The Problemist: judge of Fairy section

jv-may2014The Problemist: my appointment as a judge of Fairy section 2014

Dear Friends,

I did not want to but Peter Harris has written to me as follows:

“I was so pleased to learn about your appointment as Fairies Judge for 2014 for The Problemist. You simply must put the news on JF – and not be bashful. Readers would like to know.”

Well I am following this advice! I would of course also like you to send problems to The Problemist Fairy editor Stephen.emmerson@ntlworld.com. Thank you! – Julia


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5 Responses to The Problemist: judge of Fairy section

  1. shankar ram says:

    Yes, indeed..!
    Best wishes to Julia..!
    I started my composition career with a problem in the fairies section of the problemist.. years back..
    Need to brew up something to send there again.. 🙂

    • Seetharamanseetharaman says:

      Congrats Julia.. I dont also have anything published there so far. Hopefully finish a problem very soon !

  2. peter harris says:

    It is said, sometimes in jest, sometimes not, that Awards reflect more a judge’s predilections than they do the merit of problems – that judgments are too subjective.

    Judgments are subjective. This is not a fault. Not only is subjectivity unavoidable but without it there would be no such thing as Art – or beauty.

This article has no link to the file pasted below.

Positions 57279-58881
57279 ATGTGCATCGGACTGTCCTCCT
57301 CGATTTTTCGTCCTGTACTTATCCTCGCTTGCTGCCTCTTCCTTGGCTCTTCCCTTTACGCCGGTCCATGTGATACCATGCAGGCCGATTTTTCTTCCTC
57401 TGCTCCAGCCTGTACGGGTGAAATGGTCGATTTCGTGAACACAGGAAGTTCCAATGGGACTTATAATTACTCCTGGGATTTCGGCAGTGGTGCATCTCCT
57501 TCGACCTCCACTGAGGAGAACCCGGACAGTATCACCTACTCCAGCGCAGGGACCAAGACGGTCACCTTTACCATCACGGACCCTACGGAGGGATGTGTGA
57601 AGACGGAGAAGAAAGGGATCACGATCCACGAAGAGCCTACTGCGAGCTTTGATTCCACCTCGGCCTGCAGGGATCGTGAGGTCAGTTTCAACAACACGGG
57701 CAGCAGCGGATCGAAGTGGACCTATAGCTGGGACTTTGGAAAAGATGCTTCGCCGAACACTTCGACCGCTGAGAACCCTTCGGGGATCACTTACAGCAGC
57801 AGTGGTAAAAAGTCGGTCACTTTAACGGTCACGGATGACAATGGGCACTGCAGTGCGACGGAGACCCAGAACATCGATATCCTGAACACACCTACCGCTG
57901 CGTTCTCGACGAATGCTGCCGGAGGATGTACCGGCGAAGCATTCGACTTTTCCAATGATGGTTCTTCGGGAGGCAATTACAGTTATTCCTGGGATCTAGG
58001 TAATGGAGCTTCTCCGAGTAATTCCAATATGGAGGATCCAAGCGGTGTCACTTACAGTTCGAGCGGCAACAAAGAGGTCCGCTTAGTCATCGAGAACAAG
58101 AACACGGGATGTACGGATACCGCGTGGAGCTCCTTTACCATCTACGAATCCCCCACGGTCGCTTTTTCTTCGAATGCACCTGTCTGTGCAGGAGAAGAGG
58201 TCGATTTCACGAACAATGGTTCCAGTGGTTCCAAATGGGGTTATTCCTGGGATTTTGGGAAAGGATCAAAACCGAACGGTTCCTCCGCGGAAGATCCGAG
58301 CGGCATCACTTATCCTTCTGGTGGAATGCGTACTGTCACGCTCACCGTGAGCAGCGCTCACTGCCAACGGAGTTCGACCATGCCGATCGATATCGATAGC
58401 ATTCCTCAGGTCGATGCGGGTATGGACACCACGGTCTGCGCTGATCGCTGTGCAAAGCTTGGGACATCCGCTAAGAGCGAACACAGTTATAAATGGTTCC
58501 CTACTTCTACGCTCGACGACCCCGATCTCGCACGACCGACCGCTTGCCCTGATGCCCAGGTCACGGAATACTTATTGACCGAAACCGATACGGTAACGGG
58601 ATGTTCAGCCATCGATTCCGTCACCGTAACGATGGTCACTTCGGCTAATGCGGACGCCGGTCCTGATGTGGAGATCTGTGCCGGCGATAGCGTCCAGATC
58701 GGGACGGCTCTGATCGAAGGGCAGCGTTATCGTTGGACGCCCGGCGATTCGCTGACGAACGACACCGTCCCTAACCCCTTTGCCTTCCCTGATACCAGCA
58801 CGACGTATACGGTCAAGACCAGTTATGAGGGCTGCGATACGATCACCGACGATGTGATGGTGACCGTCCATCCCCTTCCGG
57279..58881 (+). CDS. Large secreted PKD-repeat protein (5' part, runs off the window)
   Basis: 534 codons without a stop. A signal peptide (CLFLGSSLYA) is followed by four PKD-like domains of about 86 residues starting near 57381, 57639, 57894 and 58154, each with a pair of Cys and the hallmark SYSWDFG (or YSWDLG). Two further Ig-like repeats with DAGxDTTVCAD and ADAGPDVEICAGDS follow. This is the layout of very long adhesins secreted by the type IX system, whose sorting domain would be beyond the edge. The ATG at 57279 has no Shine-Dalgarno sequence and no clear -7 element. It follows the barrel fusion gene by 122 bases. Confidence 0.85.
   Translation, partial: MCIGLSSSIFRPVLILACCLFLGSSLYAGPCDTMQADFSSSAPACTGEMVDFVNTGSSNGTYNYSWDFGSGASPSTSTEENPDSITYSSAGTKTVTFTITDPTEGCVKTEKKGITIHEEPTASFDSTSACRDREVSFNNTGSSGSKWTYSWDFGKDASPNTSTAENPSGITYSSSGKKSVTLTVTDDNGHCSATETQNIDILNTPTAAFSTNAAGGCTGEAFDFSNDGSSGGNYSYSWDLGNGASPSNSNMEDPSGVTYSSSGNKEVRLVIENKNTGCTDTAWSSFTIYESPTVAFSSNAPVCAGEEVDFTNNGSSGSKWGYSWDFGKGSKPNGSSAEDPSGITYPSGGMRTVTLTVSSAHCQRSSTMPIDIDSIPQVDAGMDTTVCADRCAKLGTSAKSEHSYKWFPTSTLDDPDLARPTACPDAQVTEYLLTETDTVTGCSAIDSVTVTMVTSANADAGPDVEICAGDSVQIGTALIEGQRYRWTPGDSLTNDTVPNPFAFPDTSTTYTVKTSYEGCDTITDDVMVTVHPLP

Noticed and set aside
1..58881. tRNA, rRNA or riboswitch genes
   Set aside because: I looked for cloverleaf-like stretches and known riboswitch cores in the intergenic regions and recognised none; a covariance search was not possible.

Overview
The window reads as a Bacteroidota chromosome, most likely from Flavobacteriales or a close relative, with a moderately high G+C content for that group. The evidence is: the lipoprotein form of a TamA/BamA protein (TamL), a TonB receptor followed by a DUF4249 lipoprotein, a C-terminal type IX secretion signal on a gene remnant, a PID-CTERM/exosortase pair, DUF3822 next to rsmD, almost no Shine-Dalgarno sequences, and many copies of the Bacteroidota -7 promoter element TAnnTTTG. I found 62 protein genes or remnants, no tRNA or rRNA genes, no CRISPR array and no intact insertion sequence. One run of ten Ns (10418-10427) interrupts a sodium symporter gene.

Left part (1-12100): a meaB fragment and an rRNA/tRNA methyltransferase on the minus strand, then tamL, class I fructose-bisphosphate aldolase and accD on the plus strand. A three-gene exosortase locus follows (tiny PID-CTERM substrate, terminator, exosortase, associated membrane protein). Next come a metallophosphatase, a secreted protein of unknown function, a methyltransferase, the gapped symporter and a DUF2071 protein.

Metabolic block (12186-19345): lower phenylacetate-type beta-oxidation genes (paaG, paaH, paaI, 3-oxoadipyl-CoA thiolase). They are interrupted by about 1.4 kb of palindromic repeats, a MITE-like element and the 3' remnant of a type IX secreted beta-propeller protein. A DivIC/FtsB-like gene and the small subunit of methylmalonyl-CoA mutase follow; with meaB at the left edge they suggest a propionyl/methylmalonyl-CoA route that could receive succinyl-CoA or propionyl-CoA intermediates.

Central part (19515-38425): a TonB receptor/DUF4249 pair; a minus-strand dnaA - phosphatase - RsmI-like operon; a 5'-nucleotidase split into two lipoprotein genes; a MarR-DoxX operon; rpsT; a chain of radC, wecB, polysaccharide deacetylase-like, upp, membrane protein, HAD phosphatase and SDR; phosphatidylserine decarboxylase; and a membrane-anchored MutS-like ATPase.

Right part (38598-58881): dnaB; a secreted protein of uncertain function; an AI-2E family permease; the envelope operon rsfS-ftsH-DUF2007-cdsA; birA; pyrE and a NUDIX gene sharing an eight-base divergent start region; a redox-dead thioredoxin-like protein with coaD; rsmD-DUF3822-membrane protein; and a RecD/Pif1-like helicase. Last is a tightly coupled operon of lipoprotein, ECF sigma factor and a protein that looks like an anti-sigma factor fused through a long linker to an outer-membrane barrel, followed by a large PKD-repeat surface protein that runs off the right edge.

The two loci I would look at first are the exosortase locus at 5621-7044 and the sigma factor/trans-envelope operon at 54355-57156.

The objective criteria used to judge problems are the best we can do to measure what cannot be measured – but they are poor things.

    Judges are asked to place problems in order of merit. Does this equate to order of beauty? And what connection is there between beauty and enthrallment that we can feel?

    Do not shy away from making ex aequo awards. Do not strain and struggle to put A, B and C in an order – when you love them equally.

    Temper the dull aggregation of criteria points with emotion.

    And there is no harm if prefer Vivaldi to Beethoven!

    If you allow your judgment to be that of the Julia we know, all will be well.

  3. JuliaJulia says:

    Of course, I’ll try to be objective as much as possible and also I won’t escape of being subjective… I wish to be able to consider the both – merit and beauty.
    Thank you, Peter, for sharing your thoughts! Thank you, Shankar and Ram! Your originals are welcome!
    Same as originals for JF!

  4. peter harris says:

    Dear Julia,

    There could be any number of reasons why you Julia could award a problem: for example amongst others: for beauty or surprise or for enjoyment. But what you think beautiful or what surprised you or what you enjoyed may not be so with others including eminences. So what should be done about this state of affairs?

    If you try to be to be objective it means not being true to yourself – subverting your own feelings – you will all the time be asking: “How should I feel?” or “How would eminent judge X feel?”

    This would be no good at all. No one wants a quasi-X-like judgment. Your judgment is wanted and it will be unique – if you allow it to be.

    Subjectivity brings variety and life.

    I believe that the judging process has an aspect of creativity – and the creativity should be as free and unfettered as it is in composing.

    Nowhere above is the word merit. I actually think that it this notion of merit that bedevils this whole subject. Problems cannot be put in an order of merit. In whatever order problems are put it will not be an order of merit. It will be in some other order.

    I repeat this.

    Nowhere above is the word merit. I actually think that it this notion of merit that bedevils this whole subject. Problems cannot be put in an order of merit. In whatever order problems are put it will not be an order of merit. It will be in some other order.

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